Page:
From anonymous Instagram accounts to catty Facebook pages, the internet is filled with plenty of uni-specific content.
We all know that social media is filled with a whole host of different content, with weird groups, questionable profiles, and trolls popping up in every place you look. But one particular type of online installment is posing problems for everyone involved, even if there’s no confirmation it’s you.
Communities of students are having their daily dose of drama filled thanks to anonymous confession pages, where anyone can submit their opinion without having their name attached to it. Anonymity is famous for bringing out the worst in people, with lots of the posts being featured on these pages verging on all sorts of wrong.
What Exactly Is A Uni Confessions Page?
If there’s a uni, there’s a confessions page. From the University Of Sheffield’s Shefessions to Queen’s University Belfast’s QUB Love, there are pages for every University in the UK. Every post is different, but the general vibe of each submission is commenting on a person without directly addressing them but instead using their initials, or attacking part of the university itself.
These pages claim to showcase the true views of students but have recently come under fire for posting submissions that cause more harm than good, all the while omitting other submissions they have received. Run by unknown moderators, each page chooses what can and can’t be posted, posing the problem of selective uploads and questioning why hurtful comments can be uploaded without being censored.
Queen’s University’s QUB Love has even experienced a revolt against the bias that is put in place by moderators, with a new page forming under the name of QUB Unbiased. However, since it began at the start of the month, it has rebranded, changed what it stands for and stopped submissions altogether. Everything it stood for has disintegrated, with the outpouring of unfiltered hate clearly being too much for the page to tolerate.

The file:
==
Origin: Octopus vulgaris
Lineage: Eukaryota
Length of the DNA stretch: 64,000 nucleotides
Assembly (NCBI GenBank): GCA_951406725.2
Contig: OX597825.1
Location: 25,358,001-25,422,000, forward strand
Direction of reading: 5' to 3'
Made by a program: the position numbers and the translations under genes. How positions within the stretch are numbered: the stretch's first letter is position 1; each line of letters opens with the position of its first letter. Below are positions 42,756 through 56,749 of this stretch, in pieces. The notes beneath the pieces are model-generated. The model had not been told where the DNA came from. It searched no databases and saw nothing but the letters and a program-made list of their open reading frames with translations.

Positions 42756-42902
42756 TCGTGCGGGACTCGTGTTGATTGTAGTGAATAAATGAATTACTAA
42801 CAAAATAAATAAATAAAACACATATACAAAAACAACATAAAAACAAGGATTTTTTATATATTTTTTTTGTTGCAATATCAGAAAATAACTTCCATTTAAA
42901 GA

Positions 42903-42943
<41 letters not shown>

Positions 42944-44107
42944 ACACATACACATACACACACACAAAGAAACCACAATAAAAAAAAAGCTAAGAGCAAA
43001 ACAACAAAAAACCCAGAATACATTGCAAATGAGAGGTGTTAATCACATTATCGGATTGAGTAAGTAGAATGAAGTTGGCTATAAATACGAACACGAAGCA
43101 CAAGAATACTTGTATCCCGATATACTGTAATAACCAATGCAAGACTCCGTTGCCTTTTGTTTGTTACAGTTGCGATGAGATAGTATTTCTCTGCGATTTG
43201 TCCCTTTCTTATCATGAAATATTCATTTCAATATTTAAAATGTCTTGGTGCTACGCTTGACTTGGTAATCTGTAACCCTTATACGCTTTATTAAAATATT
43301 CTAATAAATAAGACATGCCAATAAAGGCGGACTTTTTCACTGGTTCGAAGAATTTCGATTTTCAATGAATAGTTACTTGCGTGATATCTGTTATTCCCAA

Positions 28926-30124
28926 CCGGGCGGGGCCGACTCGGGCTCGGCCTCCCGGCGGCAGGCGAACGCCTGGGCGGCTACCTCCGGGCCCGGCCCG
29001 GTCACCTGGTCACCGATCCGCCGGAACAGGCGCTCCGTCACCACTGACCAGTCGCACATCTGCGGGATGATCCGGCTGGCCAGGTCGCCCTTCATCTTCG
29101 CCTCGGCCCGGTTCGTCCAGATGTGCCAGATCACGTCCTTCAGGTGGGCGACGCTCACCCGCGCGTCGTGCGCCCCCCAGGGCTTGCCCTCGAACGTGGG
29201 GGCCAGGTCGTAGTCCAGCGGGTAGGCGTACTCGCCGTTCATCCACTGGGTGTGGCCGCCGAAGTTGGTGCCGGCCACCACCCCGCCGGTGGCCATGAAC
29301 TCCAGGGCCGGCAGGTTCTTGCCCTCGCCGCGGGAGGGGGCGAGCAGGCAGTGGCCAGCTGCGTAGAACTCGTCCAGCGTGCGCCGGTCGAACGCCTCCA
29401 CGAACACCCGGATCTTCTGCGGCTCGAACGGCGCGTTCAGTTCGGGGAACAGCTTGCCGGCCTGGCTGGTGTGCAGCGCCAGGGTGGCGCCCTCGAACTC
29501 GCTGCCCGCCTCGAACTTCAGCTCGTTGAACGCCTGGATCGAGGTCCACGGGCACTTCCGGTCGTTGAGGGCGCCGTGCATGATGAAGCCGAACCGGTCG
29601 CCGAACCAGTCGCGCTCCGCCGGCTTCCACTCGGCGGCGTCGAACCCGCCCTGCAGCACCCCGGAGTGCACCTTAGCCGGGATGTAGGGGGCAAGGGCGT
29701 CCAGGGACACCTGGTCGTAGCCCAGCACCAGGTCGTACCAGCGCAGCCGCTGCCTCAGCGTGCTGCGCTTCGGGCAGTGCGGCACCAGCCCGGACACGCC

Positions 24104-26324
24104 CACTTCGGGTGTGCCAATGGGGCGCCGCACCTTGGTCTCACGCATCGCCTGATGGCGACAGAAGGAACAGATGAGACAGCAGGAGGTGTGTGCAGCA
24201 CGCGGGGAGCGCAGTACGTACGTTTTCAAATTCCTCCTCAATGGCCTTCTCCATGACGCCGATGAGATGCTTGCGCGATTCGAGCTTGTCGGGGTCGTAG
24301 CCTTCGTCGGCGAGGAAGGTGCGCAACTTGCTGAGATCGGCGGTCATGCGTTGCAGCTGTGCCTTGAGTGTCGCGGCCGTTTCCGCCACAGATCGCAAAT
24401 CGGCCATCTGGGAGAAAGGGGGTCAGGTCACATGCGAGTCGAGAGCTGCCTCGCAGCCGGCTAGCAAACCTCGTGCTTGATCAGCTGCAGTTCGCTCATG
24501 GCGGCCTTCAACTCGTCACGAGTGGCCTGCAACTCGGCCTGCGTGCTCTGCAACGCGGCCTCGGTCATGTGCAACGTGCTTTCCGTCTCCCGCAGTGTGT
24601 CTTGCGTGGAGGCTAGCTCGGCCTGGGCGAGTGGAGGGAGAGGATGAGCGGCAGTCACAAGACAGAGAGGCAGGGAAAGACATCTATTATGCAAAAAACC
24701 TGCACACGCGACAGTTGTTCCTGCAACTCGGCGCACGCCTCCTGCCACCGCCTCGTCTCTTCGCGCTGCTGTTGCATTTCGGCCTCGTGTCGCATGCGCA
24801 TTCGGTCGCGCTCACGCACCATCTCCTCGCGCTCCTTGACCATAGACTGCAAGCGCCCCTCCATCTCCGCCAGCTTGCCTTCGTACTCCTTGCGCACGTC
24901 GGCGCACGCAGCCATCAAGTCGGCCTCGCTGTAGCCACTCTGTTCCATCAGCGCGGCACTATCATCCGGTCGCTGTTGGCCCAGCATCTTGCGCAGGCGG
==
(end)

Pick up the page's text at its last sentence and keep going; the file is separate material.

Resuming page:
What Are The Current Problems?
Well, there’s quite a long list. Aside from the obvious online torment that some people find themselves subjected to as a result of this, there are spats in the comments (and when they’re not in the comments they’re referencing previous confessions in a new one), hateful posts, and a complete lack of moral compass from the editors.
These types of anonymous pages cause so many different troubles. Rather than doing as they were intended and providing a platform for student voices, they’re dragging other students down and the anonymity is giving people the confidence to post troll people that they never normally would have.
The worst part? These feats of online hate are shared for everyone to see rather than being addressed privately. Each page has thousands of uni alumni followers, so every post is exposed to every follower, exposing any and all problems to the world.
So What Can Be Done?
Facebook itself needs to look into tightening its restrictions on pages of abuse and trolling, but the moderators of these pages can easily strive to reduce the hate-fuelled content that is uploaded to their platforms. More change needs to happen, regardless of if it’s from the keyboard warrior students submitting their ruthless opinions or the people running the page and finding the drama completely acceptable.